Negotiated cash fed cattle trade was limited on moderate demand in Nebraska and the western Corn Belt through Thursday afternoon, according to the Agricultural Marketing Service.
For the week, live sales in Nebraska are steady to $2 lower at $122-$123/cwt. Dressed trade is $1-$7 lower at $195.
Live sales in the western Corn Belt are $5 lower at $120. Dressed trade is $1 lower to $5 higher at $195-$202.
Live sales in the Southern Plains this week are mainly steady at $120.
Feeder Cattle closed higher Thursday, supported by lower Corn futures.
Feeder Cattle futures closed an average of $1.40 higher across the board.
Live Cattle benefitted from higher wholesale beef prices the last couple of days, although it seems way too early to call a seasonal bottom.
Live Cattle futures closed an average of 68¢ higher across the board.
Strong weekly export sales also provided support.
U.S. net beef export sales for 2021 totaled 25,100 metric tons the week ending July 15, according to USDA’s weekly U.S. Export Sales report. That was noticeably more than the previous week and 63% more than the prior four-week average. Increases primarily were for South Korea, Japan, China, Canada, and Mexico.
Choice boxed beef cutout value was 90¢ higher Thursday afternoon at $266.14/cwt. Select was $1.00 higher at $249.77/cwt. Steer byproduct value was $14.07/cwt., the first time it reached that mark since April of 2015. It started this calendar year right at $9.00.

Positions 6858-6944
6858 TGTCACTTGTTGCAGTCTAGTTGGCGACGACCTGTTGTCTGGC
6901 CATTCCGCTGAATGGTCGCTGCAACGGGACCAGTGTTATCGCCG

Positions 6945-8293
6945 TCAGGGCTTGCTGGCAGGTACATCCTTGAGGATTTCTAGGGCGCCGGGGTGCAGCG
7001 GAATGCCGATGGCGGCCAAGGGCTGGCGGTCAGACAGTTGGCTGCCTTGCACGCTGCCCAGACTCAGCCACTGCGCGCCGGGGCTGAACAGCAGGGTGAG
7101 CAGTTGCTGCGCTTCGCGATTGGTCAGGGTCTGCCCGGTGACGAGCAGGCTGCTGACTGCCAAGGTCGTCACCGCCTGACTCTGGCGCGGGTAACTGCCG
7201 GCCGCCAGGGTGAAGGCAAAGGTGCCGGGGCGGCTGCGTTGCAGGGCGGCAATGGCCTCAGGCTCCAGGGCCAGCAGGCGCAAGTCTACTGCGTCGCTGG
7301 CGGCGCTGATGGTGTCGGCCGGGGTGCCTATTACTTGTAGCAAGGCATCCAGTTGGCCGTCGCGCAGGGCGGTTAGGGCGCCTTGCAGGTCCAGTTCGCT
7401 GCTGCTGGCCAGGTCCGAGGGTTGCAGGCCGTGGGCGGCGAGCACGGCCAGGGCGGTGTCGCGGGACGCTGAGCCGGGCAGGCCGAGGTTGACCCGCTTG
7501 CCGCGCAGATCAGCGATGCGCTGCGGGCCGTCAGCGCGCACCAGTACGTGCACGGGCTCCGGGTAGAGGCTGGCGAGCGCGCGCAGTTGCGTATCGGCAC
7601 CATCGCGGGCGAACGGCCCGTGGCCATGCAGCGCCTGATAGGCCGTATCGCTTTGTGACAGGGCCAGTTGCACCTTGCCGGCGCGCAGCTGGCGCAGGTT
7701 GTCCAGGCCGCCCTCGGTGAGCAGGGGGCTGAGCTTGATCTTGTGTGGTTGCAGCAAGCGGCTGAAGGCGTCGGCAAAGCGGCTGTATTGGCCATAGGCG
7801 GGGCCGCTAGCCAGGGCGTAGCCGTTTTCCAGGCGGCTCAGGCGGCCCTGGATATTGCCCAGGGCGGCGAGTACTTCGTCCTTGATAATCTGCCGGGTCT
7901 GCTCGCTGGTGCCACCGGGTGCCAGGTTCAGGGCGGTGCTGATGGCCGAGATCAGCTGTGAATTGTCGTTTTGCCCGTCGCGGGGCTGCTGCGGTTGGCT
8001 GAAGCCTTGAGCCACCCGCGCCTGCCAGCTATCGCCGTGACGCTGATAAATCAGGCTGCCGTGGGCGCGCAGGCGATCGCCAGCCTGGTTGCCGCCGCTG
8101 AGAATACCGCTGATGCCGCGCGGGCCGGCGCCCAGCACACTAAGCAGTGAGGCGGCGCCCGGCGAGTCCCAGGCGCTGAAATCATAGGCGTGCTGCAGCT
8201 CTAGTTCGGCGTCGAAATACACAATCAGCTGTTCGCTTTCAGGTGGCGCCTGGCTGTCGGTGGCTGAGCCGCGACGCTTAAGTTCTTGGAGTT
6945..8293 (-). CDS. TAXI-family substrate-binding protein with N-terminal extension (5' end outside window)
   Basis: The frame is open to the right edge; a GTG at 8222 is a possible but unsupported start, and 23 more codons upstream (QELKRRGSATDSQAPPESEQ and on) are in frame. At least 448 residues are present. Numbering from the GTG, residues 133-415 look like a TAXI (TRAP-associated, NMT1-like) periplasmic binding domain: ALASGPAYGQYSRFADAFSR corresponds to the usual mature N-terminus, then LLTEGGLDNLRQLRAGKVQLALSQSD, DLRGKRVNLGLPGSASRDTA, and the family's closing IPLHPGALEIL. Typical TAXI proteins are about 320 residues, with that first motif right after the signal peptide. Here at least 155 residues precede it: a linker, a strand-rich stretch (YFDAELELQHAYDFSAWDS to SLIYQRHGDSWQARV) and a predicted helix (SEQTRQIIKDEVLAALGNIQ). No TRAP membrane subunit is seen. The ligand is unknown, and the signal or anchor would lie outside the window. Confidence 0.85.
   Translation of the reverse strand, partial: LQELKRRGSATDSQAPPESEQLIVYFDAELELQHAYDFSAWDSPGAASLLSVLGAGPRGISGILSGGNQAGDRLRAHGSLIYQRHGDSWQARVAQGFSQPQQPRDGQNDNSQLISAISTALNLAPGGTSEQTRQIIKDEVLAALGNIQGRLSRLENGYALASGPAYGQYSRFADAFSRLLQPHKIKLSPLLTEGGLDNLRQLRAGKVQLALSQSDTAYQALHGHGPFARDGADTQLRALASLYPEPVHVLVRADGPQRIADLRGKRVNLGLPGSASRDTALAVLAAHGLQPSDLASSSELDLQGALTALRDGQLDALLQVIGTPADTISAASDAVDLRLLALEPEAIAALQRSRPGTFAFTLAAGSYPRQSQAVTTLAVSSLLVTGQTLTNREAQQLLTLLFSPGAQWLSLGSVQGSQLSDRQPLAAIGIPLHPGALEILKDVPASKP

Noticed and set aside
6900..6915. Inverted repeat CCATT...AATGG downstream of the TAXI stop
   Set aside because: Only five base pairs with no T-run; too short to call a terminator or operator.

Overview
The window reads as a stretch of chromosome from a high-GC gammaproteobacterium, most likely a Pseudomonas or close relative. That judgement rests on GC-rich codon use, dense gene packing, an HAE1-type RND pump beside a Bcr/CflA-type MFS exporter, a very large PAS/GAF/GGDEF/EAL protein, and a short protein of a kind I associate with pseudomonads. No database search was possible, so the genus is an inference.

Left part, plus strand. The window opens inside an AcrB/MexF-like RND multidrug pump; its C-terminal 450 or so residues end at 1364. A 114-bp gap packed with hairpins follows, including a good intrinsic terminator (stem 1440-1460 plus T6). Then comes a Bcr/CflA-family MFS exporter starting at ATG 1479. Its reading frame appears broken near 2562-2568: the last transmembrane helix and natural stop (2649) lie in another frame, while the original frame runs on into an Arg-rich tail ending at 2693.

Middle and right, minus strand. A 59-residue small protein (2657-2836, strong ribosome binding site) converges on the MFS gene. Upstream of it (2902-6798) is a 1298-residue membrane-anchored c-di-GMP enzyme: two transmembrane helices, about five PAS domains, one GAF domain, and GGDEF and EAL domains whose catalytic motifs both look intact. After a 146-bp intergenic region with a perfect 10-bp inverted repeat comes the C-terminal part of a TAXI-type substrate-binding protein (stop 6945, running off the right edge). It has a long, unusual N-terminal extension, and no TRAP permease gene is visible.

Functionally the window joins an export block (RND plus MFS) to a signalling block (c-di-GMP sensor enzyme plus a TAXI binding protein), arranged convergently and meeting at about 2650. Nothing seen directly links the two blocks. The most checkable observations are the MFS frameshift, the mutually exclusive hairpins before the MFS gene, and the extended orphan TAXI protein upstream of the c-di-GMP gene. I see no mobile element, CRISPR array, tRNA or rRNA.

The average dressed steer weight the week ending July 10 was 885 lbs., according to USDA’s Actual Slaughter Under Federal Inspection report. That was 1 lb. heavier than the previous week but 17 lbs. lighter than the same week last year. The average dressed heifer weight of 812 lbs. was 1 lb. lighter than the previous week but 17 lbs. lighter than the previous year.
Grain futures softened, with reported pressure from the aforementioned export report.
Corn futures closed 6¢ to 7¢ lower through Jul ’22; then 2¢ lower to fractionally higher.
Soybean futures closed mostly 18¢ to 28¢ lower.
Major financial indices closed higher Thursday, led by tech stocks. Positive earnings are damping investor anxiety over inflation and the resurgence of COVID-19 cases. Economic data was mixed, though. Sales of previously owned homes increased for the first time in five months, but jobless claims also rose.
Initial weekly unemployment insurance claims the week ending July 17 were 419,000, which was 51,000 more than the previous week and significantly more than analysts were expecting.
The Dow Jones Industrial Average closed 25 points higher. The S&P 500 closed 9 points higher. The NASDAW was up 53 points.
Total pounds of beef in freezers June 30 were 4% less than the previous month and 7% less than last year, according to USDA’s monthly Cold Storage report.
Frozen pork supplies were 4% less than the prior month and 4% less year over year.
Total red meat supplies in freezers were down 4% from the previous month and down 8% from last year.
Total frozen poultry supplies were 2% more than the previous month, but 15% less than a year earlier.
Total federally inspected cattle slaughter in June was 2.90 million head, according to USDA’s monthly Livestock Slaughter report. That was 76,500 more (+2.71%) year over year. Total cattle slaughter from January through June of this year was 16.45 million head, which was 945,600 head more (+6.10%) than the same period last year.
Commercial beef production in June of 2.4o billion lbs. was 23.6 million lbs. more (+1.0%) than last year. Commercial beef production for January through June was 13.85 billion lbs., which was 862.4 million lbs. more (+6.64%) than last year.
Total commercial red meat production for January through June was 27.91 billion lbs., which was 1.1 billion lbs. more (+4.0%) than the same period last year.